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Former US spy speak out about Libya

Interview on Libya crisis with Colonel Anthony Shaffer former Dia officer now tv commentator and bestseller writer

Syria’s bloody mess, Iraq’s State fading, Egypt’s democratic step back and Libya’s quagmire are just a short list of MENA (Middle East and North Africa) area crisis record. The background elements are the US withdrawal from this area to better focus on Asia, and the coming back of an old fashion “colonial” style policy of some European and Gulf states; both are component of chaos receipt. We have asked an assessment about the Libyan scenario to a former US Defense intelligence agency officer, bestseller writer (Operation Dark Heart) and main TV channels foreign affairs commentator, Colonel (Ret.) Anthony Shaffer. A different point of view that could help to avoid other mistakes on the Libyan “s**t show” as stated by president Barack Obama. The suggestion  of Shaffer about the European stepback and the local neighbors (Tunisia and Egypt)  step forward opens to the real debate. Are Egypt, with al Sisi downgrading regime and Tunisia still not stabilized democracy fit for the task? 
Last March, some European press exposed a Libya plan – basically a division of the Country into three sectors: Italian (Tripoli), British (Tobrouk) and French (Fezzan). A map of national interests (oil companies) with the overview of the United States. This looks like a black&white documentary coming from Seventies – with different sponsors: the UN, Italy, Turkey, Qatar and the US backing Serraj’s new executive; the UK, France, Saudi Arabia, Egypt and the UAE supporting Haftar ambitions.

Colonel Shaffer, is such a plan credible?

The European plan for Libya (Italy, France and England) is a totally return to colonial ideology that could not work in XX century and I think will not work now. Frankly the issue regarding Gheddafi, I mean the toppling of Gheddafi, was a blind ambition by the European nations, takinfor grant that removing Gheddafi would make things easier for them. It was completely a miscalculation and Europeans are suffering for that now. The key issue is to address it rapidly to bring some level of stability to the region. European powers have to step back. I do believe that they have brought back the governance of the region, but the main military means for stability cannot be Europeans. For their own interests this choice could be counterproductive.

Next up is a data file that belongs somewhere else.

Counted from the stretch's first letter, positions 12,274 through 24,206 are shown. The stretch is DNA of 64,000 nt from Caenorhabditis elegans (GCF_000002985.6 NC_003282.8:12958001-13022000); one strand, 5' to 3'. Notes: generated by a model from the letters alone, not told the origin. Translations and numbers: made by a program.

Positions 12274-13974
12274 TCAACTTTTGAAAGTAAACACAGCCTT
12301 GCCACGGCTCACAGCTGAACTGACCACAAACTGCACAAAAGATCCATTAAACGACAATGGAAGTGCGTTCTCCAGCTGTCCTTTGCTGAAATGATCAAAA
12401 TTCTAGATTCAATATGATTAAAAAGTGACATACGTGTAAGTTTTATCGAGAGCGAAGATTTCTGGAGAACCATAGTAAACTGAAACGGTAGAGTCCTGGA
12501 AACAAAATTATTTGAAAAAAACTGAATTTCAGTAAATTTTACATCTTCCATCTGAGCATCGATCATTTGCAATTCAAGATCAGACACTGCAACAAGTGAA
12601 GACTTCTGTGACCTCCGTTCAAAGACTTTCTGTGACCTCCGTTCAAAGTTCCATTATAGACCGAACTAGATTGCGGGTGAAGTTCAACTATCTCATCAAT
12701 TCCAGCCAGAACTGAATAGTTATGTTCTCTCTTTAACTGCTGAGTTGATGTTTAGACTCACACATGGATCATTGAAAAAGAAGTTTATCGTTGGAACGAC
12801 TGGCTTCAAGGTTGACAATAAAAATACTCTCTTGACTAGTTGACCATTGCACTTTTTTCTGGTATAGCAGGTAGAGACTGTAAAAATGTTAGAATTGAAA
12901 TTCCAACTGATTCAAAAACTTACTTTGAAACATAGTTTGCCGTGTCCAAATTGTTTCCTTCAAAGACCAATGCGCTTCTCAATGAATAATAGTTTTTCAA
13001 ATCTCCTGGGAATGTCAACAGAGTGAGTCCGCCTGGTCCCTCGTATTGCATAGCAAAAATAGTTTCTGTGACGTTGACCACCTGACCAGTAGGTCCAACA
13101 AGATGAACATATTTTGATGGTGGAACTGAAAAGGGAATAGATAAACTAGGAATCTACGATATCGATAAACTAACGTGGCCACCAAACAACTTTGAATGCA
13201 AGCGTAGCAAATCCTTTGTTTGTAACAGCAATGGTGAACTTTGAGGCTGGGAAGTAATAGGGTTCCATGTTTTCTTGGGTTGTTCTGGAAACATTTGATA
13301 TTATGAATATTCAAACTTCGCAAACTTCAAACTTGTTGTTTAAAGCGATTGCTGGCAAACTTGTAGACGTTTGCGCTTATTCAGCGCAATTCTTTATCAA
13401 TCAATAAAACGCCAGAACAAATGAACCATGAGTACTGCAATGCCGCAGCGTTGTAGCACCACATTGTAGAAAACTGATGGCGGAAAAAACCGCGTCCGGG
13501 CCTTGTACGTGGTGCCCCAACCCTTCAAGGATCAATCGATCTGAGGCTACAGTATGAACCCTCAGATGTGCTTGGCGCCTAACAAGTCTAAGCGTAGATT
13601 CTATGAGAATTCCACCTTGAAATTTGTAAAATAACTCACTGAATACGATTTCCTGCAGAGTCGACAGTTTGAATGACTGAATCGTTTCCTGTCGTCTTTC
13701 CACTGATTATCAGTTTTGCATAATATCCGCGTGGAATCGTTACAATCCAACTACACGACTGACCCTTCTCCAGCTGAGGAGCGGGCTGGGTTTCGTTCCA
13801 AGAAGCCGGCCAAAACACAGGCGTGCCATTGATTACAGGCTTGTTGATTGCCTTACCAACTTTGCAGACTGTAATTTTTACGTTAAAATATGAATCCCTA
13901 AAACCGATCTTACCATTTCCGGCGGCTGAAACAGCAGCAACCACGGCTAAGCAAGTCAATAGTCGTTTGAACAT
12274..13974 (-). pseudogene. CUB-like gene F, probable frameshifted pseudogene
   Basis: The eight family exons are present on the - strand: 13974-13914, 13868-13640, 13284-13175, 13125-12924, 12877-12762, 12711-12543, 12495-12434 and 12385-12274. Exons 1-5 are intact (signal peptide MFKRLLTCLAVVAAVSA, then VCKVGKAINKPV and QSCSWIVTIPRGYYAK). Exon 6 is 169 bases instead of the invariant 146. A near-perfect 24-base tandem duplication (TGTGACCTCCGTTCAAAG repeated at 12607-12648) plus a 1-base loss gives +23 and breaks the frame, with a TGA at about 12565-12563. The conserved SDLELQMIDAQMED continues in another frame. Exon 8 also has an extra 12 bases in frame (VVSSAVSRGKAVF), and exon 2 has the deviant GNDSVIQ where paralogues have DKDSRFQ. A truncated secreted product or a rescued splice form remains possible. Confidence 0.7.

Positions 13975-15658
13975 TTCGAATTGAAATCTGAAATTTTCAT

What could be Tunisia’s role in this game and what the role of Egypt?

Tunisia is one of the two countries that have to lead to bring stability. The two neighbors are Egypt and Tunisia. Tunisia, because is a main issue for them – they have jihadists troubling them and of course Egypt. I guess the presence of Egyptians in Libya has been underestimated. Let me be clear on this side. I met with General Mohammded Farid al Tuhami a couple of years ago (he was the Egyptian General Intelligence chief till December 2014). I’ve asked him if there was any problem with refugees coming from Libya. He laughed, “It is not a problem” he said. “The problem are the Egyptians that are running the Libyan economy if they decide to come back here”. He estimated about 3 millions of Egyptians that are really part of the infrastructure running the country. 

What is the role of the Gulf States like Qatar and Saudia Arabia?

I guess Gulf  States are in the same situation of the Europeans. I don’t think that jumping in is a good thing. Clearly, Saudis have to work with the Egyptians, they already gave to Cairo a large amount of money. I don’t know what could be the Gulf States diplomatic role but one of the issues on table is to put together the concepts for an Arab “NATO”. We called it the “Red Sea Treaty Organization”. A NATO-type of organization with Egypt, Gulf States and other Arab allies in the same military condominium. Until you reach a good level of stability, establish  a justification to use military force and settle  order, we will continue to see chaos. You have to build a coalition of an Arab front like in NATO, with the dual civil/military aspect. What I see in the long term is an establishment of an Arab NATO, so it could be a positive outcome for Libya. 

But Libya is a “yesterday” problem… (However, Libya is a problem of the past…)
Absolutely. So I see the proxy and motivated actors could be only Egypt and Tunisia. Only those who live there can bring a long-term stability. In the absence of a “strong man” (such was Gheddafi) you have to find a way for local governance that is actually effective. 
What about the UN and international-backed government of Sarraj?
I think it is too weak. It is not going to work. I guess the UN has not had too many good ideas about how to make things work, at least in the past twenty years. And this isn’t one either. In Libya you need stability to give time and space for governance and the UN did not find the combination. There you have a government, but not the capacity to rule. 
I have been living in Tunisia for the last three years, and it appears to me that Tunis government has enough problems to manage its own country to think it could put on its shoulder even Libya’s quagmire
Sure, they need international support, but what I mean is use Tunisia as a vector to solve Libyan problems because Europeans cannot go directly on the ground. Europeans cannot think their own economic interests without considering the regional stability in the long term. It is not the right solution. International coalition can put resources, forces and political power at work through Tunisia on one side and Egypt on the other. We have to think about regional stability, not only about Libya. Tunisia and Egypt could be the real anchors for this area’s stability. Tunisia is even the home, the starting point of the Arab Spring. There is a huge internal problem we have to deal with. I recommend Tunisians to focus on Libya together with Europeans.